• Los Angeles Times: Mark Olsen profiles the 24-year-old writer/director/actress Lena Dunham, who has made a big impression with “Tiny Furniture,” her debut film, and is now being “courted by Hollywood.” As Dunham puts it, her story could be succinctly described as: “girl makes movie about being a loser and then gets un-loserly things to happen to her.”
  • Hollywood-Elsewhere: Jeff Wells confirms that director Steven Spielberg will indeed adapt a still-to-be-written Tony Kushner script about Abraham Lincoln into a feature film, and that the 16th president will be played not by the Irish actor Liam Neeson, who was the rumored frontrunner for the part, but rather by the British actor Daniel Day-Lewis. Cinephiles largely cheered the casting of the two time best actor Oscar winner (who traveled on Friday to Springfield, Illinois and received a tour of relevant historical sites from Lincoln historian Doris Kearns Goodwin.) The film is due out in 2012.
  • The Film Experience: Nathaniel Rogers chats with the 37-year-old actress Juliette Lewis, who was nominated for the best supporting actress Oscar nearly two decades ago for “Cape Fear” (1991) and is hoping to be nominated for it again for this year’s Tony Goldwyn’s “Conviction.” She has only two brief scenes in the film, but, as Rogers writes, audiences can’t take their eyes of her when she’s on screen, and it seems likely that they will lead to other, more substantial acting roles for her in the near future.

Photo: Mark Wahlberg in “The Fighter.” Credit: Paramount.

Friday October 8th, 2010


  • New York Times: David Brooks, The Gray Lady’s conservative op-ed columnist, scolds “The Social Network” for “bad sociology” (asserting that “the old WASP Harvard of Mayflower families, regatta blazers and Anglo-Saxon cheekbones” doesn’t exist alongside “the largely Jewish and Asian Harvard of brilliant but geeky young strivers” but has actually been replaced by it), praises it for “good psychology (“the movie does a brilliant job dissecting the sorts of people who become stars in an information economy and a hypercompetitive, purified meritocracy”), and makes a terrific observation (“I was reminded of the famous last scene in ‘The Searchers,’ in which the John Wayne character is unable to join the social bliss he has created”).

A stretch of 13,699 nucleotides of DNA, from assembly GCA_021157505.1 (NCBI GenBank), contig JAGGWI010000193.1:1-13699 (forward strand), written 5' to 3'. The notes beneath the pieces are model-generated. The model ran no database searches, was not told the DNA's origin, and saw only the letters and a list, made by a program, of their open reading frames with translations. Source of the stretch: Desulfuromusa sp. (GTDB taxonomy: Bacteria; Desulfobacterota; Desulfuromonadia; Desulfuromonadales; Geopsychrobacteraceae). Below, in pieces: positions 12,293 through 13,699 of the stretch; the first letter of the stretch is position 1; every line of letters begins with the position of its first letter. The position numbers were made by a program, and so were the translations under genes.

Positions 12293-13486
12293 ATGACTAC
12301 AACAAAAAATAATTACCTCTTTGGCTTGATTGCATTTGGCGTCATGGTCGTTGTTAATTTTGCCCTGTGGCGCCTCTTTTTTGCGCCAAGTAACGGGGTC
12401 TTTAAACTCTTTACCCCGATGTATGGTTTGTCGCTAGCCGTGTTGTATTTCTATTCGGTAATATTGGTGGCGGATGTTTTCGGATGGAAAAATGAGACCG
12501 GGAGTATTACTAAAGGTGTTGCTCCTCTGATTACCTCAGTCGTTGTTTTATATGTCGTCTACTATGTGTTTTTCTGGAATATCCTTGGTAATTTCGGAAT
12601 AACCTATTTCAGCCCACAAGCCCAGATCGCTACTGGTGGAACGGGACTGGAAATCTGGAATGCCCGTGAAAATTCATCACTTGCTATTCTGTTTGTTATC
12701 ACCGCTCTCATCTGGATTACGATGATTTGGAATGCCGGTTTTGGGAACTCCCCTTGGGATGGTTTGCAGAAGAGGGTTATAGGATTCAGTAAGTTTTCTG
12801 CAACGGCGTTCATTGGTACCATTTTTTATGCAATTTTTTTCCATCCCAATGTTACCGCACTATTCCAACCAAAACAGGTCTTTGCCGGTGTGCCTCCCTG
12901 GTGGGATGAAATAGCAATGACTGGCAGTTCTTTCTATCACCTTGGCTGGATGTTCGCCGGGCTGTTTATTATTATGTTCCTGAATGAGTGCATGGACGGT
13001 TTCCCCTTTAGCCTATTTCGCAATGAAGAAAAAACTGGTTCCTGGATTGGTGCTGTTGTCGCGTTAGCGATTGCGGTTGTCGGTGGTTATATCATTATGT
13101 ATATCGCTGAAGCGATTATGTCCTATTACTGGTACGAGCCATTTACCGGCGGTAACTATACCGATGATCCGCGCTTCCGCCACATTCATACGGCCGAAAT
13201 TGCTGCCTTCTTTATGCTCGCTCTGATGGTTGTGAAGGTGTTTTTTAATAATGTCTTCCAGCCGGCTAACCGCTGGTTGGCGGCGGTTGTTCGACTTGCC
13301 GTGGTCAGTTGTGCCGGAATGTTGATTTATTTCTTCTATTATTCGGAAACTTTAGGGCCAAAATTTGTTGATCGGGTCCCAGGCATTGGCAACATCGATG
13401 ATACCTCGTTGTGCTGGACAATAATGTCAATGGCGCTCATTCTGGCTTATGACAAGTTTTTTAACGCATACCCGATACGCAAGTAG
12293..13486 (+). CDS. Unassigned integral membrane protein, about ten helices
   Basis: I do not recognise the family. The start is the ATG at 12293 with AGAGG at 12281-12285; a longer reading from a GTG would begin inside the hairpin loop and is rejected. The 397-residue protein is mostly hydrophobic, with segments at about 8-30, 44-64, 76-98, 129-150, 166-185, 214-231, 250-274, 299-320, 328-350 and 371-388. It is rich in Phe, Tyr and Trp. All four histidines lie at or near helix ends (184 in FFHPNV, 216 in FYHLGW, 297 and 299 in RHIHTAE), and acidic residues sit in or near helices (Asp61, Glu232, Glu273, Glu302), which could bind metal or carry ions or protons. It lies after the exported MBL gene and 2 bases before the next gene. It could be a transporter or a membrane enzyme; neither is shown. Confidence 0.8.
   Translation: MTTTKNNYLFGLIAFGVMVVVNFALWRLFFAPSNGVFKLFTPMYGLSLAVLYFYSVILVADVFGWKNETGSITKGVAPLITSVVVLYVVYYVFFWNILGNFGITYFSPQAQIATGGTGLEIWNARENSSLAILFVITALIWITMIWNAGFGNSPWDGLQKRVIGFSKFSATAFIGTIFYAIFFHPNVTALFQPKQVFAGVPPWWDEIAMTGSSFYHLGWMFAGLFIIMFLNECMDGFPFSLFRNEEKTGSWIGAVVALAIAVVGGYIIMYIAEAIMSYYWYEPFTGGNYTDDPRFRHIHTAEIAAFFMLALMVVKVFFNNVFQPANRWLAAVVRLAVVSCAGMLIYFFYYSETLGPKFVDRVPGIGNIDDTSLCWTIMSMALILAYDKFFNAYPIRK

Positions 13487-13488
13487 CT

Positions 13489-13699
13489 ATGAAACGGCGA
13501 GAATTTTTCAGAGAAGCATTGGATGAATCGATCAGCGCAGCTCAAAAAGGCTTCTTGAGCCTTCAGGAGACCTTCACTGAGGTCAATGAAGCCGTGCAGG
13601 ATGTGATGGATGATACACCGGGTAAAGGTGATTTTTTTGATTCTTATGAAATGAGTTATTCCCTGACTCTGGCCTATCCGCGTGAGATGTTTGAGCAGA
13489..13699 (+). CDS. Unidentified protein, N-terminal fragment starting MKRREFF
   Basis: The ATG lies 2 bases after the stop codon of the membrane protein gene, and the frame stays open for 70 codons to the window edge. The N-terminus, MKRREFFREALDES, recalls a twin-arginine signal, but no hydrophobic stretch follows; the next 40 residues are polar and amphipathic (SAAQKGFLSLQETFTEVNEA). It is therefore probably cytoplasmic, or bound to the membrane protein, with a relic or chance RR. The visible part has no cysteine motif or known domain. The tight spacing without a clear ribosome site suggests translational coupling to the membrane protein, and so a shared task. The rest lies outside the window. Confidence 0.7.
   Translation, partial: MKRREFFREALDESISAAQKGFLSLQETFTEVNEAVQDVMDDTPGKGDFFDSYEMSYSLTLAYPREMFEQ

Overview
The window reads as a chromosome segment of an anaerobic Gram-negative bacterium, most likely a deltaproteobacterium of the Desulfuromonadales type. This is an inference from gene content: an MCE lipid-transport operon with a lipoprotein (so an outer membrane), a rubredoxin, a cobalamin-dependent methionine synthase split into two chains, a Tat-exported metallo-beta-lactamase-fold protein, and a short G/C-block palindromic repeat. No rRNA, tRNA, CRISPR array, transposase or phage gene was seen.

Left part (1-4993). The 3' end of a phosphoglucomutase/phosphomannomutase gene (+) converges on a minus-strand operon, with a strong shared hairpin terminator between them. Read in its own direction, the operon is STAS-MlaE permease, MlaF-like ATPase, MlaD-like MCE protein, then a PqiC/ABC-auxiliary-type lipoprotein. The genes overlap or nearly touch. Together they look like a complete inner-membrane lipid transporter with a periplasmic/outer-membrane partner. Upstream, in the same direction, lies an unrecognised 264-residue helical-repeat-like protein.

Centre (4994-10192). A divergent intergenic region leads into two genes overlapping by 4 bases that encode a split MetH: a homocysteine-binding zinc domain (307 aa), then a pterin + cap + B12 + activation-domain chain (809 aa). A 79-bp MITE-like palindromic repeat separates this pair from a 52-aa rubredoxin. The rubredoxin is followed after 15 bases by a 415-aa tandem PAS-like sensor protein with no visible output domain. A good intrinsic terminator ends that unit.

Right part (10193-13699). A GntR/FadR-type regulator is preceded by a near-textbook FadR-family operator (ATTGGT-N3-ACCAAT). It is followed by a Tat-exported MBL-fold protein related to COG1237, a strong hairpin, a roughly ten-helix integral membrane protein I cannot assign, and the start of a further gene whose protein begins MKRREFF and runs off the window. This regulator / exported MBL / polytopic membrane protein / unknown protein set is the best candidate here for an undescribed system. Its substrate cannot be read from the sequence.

• New York Magazine: Willa Paskin compares the teaser trailer (released about a month ago) with the theatrical trailer (released last night) for “127 Hours,” the latter of which “powerfully lays out the stakes” but “[witholds] all signs of bloody hand amputation… so watch with no fear of gross-out.” (It also happens to feature an enthusiastic quote at the 2:13 mark from a Web site that you may have heard of.)
  • The Hollywood Reporter: Gregg Kilday wonders whether Paramount’s patience will pay off as the studio waits until the near-end of the awards season to release its two big awards hopefuls, David O. Russell’s “The Fighter” (12/10) and Ethan Coen and Joel Coen’s “True Grit” (12/25).
  • Roger Ebert’s Journal: Roger Ebert, in a piece entitled “Secretariat Was Not a Christian,” rebuts the recent/controversial review of “Secretariat” by Salon.com’s Andrew O’Hehir. Essentially, Ebert believes that O’Hehir advocated “a fevered conspiracy theory” when he described the G-rated Disney film as “Tea Party friendly” and suggested other “sinister subtexts” in his review, and he methodically lists and dispels each of them.
  • Movie City News: David Poland writes a passionate defense of the Academy’s rumored move of the Oscars ceremony from February to January. There has been quite a bit of backlash to the idea, mainly because it would shorten the period of time in which voters can see the films they’re asked to vote on, but Poland provides 10 reasons why the change “makes perfect sense.”